Because in the school of the Spirit,
man learns wisdom through humility,
knowledge by forgetting,
how to speak by silence,
how to live by dying.
-Johannes Tauler

Wednesday, June 23, 2010

Carly Simon is singin' to me

Being blessed to have grown up in a middle class society, I don't know if what I'm about to say is true. However, if I had to guess, I'd say this: the poor aren't vain. The lack of material possessions must culture a certain type of humility, because at some point, necessity must override any sense of shame or embarrassment...

I was struck by this thought last night as I was drifting to sleep (don't the best ideas come to us in that time between waking and dreams?) and it kept me awake: in this, my year of poverty (but will it only be a year?), shouldn't I also be embracing this humility - a detachment from vanity? In my limited reflections on this so far, I am led to believe it may be one of the greatest challenges I take on. It is probably the deepest-seeded issue I struggle with, but within this context of poverty, surely I can begin to weed it out and plant new seeds, ones that will flower and bear fruits I may share with others. 

And so begins the search: how can I concretely live this out? To begin, I turn to the words of  a man named Ken Blanchard, who says, "Humility does not mean you think less of yourself; it means you think of yourself less." It is that old recipe for JOY: 


There it is, the greatest reminder: anything worthwhile or successful must begin with The Alpha and end with the Omega Himself. Striving, tripping, falling, but ever pushing on, I will fix my eyes on Christ. +

Sunday, June 20, 2010

Coupons and deadlines

For some reason we set a goal of blog posts per month. I'm not sure why. (An effort to get me to post something maybe?) I do have several topics that are relevant to wordly want that I still have 6 more months to write about. Here is one: coupons.

Everyone loves a deal. Me especially. If someone says, what do you prefer this or that? (i.e., at the grocery or the restaurant), my instinct is to say, "whatever is on sale." Legitimate, I think, we all want to save a little money. And hey, I'm not too picky for the most part. But at some point can trying to save money become an obsession?

I have to admit that I use to spend at least an hour before going to the grocery trying to cut coupons and go to more than 1 store in one trip. Not only did it take up time, but when I would go to the store and they didn't have the item, I would get made. At some point in the recent future I decided to stop all this nonsense and cut back on my coupon 'problem.' Granted, people (me included) can save a lot of money this way, but aren't there other things in life to spend time doing? I can't put my finger on it, but I have felt released from the coupon craze - and I still can be a smart shopper!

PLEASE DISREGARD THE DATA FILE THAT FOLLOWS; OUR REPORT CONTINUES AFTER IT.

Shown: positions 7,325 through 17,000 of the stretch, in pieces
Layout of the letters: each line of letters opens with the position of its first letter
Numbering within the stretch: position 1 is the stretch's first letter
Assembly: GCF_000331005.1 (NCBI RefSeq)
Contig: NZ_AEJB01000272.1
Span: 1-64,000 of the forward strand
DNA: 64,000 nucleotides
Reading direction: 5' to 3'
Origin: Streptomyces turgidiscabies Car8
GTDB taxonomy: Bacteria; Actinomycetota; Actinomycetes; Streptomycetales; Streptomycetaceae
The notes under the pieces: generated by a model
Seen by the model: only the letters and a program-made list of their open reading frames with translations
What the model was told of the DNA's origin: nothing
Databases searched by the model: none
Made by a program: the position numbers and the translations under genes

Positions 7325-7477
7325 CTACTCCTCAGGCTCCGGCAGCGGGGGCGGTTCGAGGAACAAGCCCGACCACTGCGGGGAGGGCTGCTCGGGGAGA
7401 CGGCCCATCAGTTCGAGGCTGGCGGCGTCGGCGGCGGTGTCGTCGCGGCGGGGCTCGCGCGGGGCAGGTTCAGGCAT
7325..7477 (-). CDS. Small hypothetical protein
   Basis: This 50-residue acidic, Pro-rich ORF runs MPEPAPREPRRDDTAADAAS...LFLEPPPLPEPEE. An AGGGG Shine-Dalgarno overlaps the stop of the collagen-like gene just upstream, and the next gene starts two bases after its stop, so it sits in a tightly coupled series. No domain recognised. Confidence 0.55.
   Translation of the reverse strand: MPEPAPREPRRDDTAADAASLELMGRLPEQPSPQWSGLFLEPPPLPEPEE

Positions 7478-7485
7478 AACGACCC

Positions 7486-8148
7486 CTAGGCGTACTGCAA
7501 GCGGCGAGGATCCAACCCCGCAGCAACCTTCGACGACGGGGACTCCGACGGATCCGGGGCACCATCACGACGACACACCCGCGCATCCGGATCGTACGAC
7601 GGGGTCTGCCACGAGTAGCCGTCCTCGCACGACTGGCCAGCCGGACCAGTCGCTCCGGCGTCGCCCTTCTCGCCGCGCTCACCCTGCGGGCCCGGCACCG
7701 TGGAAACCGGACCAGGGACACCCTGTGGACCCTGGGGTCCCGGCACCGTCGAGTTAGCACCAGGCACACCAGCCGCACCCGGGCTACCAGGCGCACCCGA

I'm coming to the end of this blog post, but I am not sure how to end. Maybe there aren't better things in life to spend your time doing if you can save money and donate it somewhere? Or maybe we should just be donating or time...and/or be less attached to either!!

Tuesday, June 8, 2010

Just when you think you've made progress...

Someone took my coffee cup.

My sister, just because she had some extra points to spare on her student card, bought me an oversized coffee mug from Starbucks. This might sound ridiculous, but I’ve actually gotten a few compliments on it around the office! I really love it, and I kept it at my desk for a long time, because, well…it’s mine. I don’t want to risk the chance of it being “borrowed” and then swallowed up by someone’s messy desk.

Today, I left for lunch and wanted to wash it just before leaving. I have a shelf in the kitchen cabinets at the office that I usually keep a few things on, so I just dried it and set it there on my way out. I forgot all about it until I saw it in the hands of one of the employees – he isn’t usually in the office because he doesn’t live in Indianapolis, but works for the company from a distance, so of course he didn’t know that was my shelf that I keep my things on…and that he had taken my coffee cup. I almost said something to him as he walked by holding it…

And then I saw him take a drink.
Out of my coffee cup.
That no human’s lips had ever touched but mine.

It was like a slow motion nightmare and in my head I screamed, “Nooooooooooooooooooooooooooooooooooooooooooooooooooooooooooooooo….”

I am not kidding you – I had to stop and regain my composure. He has no idea, still, the commotion he’s caused within me, and I don’t particularly plan to tell him. I may just sneak around until he’s abandoned it and then reclaim it, hiding it deep within a drawer at my desk, only to see the light of day when I need some cinnamon tea or a cup of french vanilla coffee.

Yet for the last thirty minutes of the work day, I had to ask myself: why is this causing me such grief? It’s a coffee mug for goodness sake! And I thought I had come so far this year, in my detachment and in my purposeful poverty, and now I’ve completely lost it over a piece of porcelain.  

It’s possible this is a reflection of something deeper, some greater issue I’ve yet to overcome…yet to even discover. With six and a half months to go, I’ve got some more work to do in my heart. +